Authorities in the UK have urged parents to watch out for scarlet fever symptoms in their children after the death of six children from severe strep throat. Five children under the age of ten in England and another child in Wales have already died from the rare invasive group A streptococcal disease, the British health authority UKHSA said on Friday.
UKHSA deputy director Colin Brown said there would be "more cases of group A strep this year than usual in the UK. The resulting serious illnesses are "still unusual".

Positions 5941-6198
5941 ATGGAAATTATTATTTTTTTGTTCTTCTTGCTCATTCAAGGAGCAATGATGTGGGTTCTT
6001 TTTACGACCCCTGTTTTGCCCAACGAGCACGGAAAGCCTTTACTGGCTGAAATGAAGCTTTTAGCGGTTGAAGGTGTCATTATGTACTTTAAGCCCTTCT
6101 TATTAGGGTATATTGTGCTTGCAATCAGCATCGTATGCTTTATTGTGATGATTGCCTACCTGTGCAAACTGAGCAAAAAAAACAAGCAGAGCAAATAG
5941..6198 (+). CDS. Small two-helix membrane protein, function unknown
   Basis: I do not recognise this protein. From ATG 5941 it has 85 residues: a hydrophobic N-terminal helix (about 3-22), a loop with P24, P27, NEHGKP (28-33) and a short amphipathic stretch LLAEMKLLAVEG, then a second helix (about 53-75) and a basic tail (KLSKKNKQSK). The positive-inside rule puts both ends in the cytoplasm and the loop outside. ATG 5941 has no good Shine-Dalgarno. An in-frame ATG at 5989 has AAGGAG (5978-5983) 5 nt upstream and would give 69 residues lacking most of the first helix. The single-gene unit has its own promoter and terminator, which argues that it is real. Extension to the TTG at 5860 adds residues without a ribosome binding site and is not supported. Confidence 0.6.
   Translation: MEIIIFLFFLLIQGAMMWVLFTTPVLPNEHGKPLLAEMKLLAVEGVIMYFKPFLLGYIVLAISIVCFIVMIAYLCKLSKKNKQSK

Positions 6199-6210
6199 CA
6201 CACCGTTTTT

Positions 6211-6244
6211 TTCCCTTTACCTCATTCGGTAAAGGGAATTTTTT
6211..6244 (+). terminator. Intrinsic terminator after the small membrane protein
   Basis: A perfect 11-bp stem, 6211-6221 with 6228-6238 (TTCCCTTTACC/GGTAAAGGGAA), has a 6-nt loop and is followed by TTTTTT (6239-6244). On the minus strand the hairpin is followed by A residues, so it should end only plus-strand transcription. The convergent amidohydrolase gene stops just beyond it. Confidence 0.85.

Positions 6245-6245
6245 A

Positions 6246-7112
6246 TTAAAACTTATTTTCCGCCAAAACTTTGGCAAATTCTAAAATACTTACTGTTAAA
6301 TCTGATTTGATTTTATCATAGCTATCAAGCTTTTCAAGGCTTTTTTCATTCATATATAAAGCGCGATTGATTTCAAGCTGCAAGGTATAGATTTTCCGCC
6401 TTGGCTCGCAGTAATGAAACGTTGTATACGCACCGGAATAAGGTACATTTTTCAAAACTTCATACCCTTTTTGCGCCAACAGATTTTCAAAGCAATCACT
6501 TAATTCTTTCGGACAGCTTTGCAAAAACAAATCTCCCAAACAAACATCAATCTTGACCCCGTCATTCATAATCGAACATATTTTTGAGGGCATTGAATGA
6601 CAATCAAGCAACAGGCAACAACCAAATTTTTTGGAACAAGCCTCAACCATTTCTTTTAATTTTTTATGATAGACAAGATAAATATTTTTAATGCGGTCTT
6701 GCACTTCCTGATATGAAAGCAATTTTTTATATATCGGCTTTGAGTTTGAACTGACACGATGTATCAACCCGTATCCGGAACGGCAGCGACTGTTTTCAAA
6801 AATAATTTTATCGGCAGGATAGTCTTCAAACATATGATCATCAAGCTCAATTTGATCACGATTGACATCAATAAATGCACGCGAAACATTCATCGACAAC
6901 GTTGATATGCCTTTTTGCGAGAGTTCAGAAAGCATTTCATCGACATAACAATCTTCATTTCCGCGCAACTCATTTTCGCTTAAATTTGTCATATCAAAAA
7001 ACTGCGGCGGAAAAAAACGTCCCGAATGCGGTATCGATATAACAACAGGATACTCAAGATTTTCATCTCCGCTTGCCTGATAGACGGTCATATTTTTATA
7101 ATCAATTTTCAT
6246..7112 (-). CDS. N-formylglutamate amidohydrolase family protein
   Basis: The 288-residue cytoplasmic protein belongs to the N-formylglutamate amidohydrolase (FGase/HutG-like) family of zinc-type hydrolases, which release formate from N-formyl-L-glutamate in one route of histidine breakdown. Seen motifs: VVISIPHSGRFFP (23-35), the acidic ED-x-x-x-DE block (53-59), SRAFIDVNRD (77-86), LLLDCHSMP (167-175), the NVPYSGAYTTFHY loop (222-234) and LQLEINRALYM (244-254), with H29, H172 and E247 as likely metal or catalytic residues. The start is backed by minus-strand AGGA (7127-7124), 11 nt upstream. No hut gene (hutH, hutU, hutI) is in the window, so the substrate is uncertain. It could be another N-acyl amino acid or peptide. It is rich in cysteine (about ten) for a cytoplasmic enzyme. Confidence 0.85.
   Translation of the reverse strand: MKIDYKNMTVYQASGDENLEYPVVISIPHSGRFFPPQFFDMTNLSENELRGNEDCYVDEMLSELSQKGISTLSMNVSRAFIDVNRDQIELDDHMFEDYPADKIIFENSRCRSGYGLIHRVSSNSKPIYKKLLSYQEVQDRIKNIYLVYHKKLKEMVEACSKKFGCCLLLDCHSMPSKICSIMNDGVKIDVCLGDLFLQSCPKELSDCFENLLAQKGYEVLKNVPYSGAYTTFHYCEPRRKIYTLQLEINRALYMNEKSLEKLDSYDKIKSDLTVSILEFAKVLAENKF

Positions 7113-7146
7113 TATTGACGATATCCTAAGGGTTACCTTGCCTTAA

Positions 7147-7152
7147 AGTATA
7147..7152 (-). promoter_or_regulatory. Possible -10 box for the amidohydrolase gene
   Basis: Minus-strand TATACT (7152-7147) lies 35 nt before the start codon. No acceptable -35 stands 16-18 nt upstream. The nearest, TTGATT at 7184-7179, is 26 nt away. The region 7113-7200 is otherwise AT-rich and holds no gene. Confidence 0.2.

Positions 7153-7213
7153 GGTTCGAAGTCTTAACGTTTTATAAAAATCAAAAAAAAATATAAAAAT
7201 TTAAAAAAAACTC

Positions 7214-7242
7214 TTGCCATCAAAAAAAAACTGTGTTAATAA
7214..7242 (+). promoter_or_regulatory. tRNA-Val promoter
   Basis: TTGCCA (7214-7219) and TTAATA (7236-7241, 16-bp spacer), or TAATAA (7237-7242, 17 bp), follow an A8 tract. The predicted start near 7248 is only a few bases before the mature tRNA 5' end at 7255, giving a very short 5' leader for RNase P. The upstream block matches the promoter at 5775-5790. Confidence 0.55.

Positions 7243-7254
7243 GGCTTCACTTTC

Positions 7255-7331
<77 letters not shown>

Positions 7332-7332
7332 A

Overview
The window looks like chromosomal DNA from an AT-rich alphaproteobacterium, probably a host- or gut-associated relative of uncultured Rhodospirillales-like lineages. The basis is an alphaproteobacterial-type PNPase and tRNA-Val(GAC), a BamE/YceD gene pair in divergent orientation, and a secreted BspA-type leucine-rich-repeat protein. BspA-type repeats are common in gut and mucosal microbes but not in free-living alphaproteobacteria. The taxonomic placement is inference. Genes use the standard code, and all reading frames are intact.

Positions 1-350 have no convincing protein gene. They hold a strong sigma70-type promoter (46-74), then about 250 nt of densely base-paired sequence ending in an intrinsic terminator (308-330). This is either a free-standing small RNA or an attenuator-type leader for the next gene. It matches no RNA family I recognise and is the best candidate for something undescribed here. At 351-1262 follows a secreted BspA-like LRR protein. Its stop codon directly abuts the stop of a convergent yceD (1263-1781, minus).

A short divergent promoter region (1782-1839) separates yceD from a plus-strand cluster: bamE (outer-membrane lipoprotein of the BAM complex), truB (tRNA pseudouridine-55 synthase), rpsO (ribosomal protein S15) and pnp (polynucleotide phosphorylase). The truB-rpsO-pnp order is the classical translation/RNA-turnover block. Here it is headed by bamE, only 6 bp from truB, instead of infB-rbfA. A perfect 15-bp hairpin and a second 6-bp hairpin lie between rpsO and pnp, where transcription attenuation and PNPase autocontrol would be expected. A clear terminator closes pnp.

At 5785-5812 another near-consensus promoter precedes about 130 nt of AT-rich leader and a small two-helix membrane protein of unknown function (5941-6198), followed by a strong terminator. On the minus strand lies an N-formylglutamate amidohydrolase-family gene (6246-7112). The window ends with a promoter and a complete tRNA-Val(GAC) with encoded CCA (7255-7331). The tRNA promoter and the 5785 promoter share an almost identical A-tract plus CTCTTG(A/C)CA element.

According to Brown, the bacterium usually causes a mild infection with a sore throat or scarlet fever, which is usually easily treated with antibiotics. However, it is important "that parents pay attention to the symptoms and see a doctor as soon as possible so that their child can be treated and we can prevent the infection from becoming serious".
Brown urged parents to see a doctor if their child shows "signs of worsening after an attack of scarlet fever, a sore throat or a respiratory infection."
According to UKHSA statistics, 851 cases of scarlet fever were reported in England last week - far more than previous years' average of 186 cases. The increase in group A streptococcal infections of the lower respiratory tract in children with severe illnesses in recent weeks is now also to be investigated.